Formalization of a Use Case Model to Kripke Structure and LTL Formulas
Software reliability can be ensured by using software verification techniques including model checking. A model checker takes a software model along with formal specifications and verifies either the provided model satisfies the input formal specifications or not. The cost and effort required to generate a software model and formal specifications may not be feasible in all software development. This opens the door for the approaches that can transform informal software requirements to formal specifications and model. There are a number of approaches to transform informal software requirements into semiformal or formal software specifications. However, the existing approaches require informal software requirements in a controlled natural language. Some approaches, require additional skills like understanding of object-oriented paradigm and domain knowledge. A number of theses approaches generate semiformal models which may not be suitable to be directly used by software verification techniques. Some of these approaches generate formal model as an output. But formal specifications, against which the model is to be verified, are still required. There is a need for an approach that generates a model along with formal specifications from the informal software requirements. The generated model, however, is a primitive model of a software, along with the generated formal specifications can be used for model checking. This facilitates the software verification process and can help to develop reliable software.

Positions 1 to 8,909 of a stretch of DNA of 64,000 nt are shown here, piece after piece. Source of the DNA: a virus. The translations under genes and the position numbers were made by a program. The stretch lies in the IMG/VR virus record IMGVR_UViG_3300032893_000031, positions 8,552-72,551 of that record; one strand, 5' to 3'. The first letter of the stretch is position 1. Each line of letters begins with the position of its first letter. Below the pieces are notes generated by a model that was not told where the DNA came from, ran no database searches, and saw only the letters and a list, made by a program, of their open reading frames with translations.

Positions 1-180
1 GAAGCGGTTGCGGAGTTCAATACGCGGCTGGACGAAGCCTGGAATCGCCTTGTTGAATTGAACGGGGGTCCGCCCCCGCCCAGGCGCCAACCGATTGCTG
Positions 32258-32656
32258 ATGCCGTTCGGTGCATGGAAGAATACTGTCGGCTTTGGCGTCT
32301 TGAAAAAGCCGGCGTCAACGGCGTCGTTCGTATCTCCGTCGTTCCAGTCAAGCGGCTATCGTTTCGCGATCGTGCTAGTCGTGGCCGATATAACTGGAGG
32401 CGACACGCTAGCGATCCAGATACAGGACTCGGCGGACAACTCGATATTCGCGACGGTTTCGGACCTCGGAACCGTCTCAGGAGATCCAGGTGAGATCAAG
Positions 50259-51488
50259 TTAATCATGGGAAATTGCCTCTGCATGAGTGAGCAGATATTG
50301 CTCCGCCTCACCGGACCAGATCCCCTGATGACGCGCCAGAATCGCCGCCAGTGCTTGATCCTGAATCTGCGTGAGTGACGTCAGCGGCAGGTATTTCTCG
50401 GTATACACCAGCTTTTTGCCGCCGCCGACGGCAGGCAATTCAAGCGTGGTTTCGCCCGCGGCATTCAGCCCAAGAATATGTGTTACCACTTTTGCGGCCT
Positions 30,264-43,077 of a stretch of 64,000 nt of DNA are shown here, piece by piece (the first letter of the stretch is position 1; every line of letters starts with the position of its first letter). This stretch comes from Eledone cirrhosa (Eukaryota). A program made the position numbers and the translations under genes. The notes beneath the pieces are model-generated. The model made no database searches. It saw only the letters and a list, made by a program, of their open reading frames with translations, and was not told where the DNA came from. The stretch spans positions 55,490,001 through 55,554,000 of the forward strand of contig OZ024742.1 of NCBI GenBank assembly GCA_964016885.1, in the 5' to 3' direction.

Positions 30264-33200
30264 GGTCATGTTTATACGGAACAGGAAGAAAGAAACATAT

This work proposes an approach that generates a Kripke structure and Linear Temporal Logic (LTL) formulas from a use case model. A use case model is a de facto industry standard to specify software requirements. The presented approach is a metamodel-based approach. It performs model-to-model transformation. In addition to it, a GUI tool is also developed to support this approach. The user of this approach has to specify the input use case in a proposed template and the tool automatically generates the resultant Kripke structure and LTL formulas. This approach does not require any additional software development artefacts for the transformation. Two pedagogical and two industrial case studies are used to generate the resultant formal artefacts. The proposed approach is also compared with the existing approaches on the basis of the user eorts required to specify informal software requirements, ability to handle use case relationships and usefulness of the generated artefacts. It is found that four existing approaches meet this criteria. Only two out of these approaches are able to handle all use cases of these case studies and examples. Whereas, other two are unable to handle 41 out of 50 input use cases, because these approaches do not handle use case relationships. In addition to it, the existing approaches generate only the behavioural model of the software. None of these approaches generate formal software specications of the software. However, the proposed approach transforms all input use cases. This approach generates a behavioural model along with the formal software specication of a software.